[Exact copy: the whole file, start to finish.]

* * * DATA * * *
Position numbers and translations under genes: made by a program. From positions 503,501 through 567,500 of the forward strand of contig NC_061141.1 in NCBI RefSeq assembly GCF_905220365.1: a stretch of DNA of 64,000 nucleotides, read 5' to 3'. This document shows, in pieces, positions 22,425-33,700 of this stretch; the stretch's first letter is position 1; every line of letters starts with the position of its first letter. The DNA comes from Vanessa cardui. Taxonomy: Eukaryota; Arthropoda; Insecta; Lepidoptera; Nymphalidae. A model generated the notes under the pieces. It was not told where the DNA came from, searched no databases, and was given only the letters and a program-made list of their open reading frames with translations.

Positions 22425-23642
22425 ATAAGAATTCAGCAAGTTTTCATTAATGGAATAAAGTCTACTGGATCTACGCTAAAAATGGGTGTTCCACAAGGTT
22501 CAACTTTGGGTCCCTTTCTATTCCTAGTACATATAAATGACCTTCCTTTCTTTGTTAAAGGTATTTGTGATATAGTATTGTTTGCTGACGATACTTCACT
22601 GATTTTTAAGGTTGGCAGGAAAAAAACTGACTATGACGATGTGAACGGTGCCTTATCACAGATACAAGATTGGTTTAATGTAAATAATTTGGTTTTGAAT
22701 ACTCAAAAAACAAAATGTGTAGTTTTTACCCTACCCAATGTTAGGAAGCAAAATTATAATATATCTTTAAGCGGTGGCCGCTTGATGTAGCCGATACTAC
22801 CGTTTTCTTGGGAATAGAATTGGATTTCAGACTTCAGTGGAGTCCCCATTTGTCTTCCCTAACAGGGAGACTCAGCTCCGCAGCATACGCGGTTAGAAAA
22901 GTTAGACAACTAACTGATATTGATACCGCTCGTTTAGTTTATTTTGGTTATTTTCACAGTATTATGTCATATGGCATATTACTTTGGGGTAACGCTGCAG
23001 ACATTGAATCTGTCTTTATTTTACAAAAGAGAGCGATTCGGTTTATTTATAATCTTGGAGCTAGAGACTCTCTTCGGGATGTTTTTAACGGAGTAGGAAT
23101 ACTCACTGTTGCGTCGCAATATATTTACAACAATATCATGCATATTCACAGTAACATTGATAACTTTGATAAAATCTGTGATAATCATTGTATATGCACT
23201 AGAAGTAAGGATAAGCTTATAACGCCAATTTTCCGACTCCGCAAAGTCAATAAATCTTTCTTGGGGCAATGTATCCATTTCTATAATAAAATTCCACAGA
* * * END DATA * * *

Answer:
Position numbers and translations under genes: made by a program. From positions 503,501 through 567,500 of the forward strand of contig NC_061141.1 in NCBI RefSeq assembly GCF_905220365.1: a stretch of DNA of 64,000 nucleotides, read 5' to 3'. This document shows, in pieces, positions 22,425-33,700 of this stretch; the stretch's first letter is position 1; every line of letters starts with the position of its first letter. The DNA comes from Vanessa cardui. Taxonomy: Eukaryota; Arthropoda; Insecta; Lepidoptera; Nymphalidae. A model generated the notes under the pieces. It was not told where the DNA came from, searched no databases, and was given only the letters and a program-made list of their open reading frames with translations.

Positions 22425-23642
22425 ATAAGAATTCAGCAAGTTTTCATTAATGGAATAAAGTCTACTGGATCTACGCTAAAAATGGGTGTTCCACAAGGTT
22501 CAACTTTGGGTCCCTTTCTATTCCTAGTACATATAAATGACCTTCCTTTCTTTGTTAAAGGTATTTGTGATATAGTATTGTTTGCTGACGATACTTCACT
22601 GATTTTTAAGGTTGGCAGGAAAAAAACTGACTATGACGATGTGAACGGTGCCTTATCACAGATACAAGATTGGTTTAATGTAAATAATTTGGTTTTGAAT
22701 ACTCAAAAAACAAAATGTGTAGTTTTTACCCTACCCAATGTTAGGAAGCAAAATTATAATATATCTTTAAGCGGTGGCCGCTTGATGTAGCCGATACTAC
22801 CGTTTTCTTGGGAATAGAATTGGATTTCAGACTTCAGTGGAGTCCCCATTTGTCTTCCCTAACAGGGAGACTCAGCTCCGCAGCATACGCGGTTAGAAAA
22901 GTTAGACAACTAACTGATATTGATACCGCTCGTTTAGTTTATTTTGGTTATTTTCACAGTATTATGTCATATGGCATATTACTTTGGGGTAACGCTGCAG
23001 ACATTGAATCTGTCTTTATTTTACAAAAGAGAGCGATTCGGTTTATTTATAATCTTGGAGCTAGAGACTCTCTTCGGGATGTTTTTAACGGAGTAGGAAT
23101 ACTCACTGTTGCGTCGCAATATATTTACAACAATATCATGCATATTCACAGTAACATTGATAACTTTGATAAAATCTGTGATAATCATTGTATATGCACT
23201 AGAAGTAAGGATAAGCTTATAACGCCAATTTTCCGACTCCGCAAAGTCAATAAATCTTTCTTGGGGCAATGTATCCATTTCTATAATAAAATTCCACAGA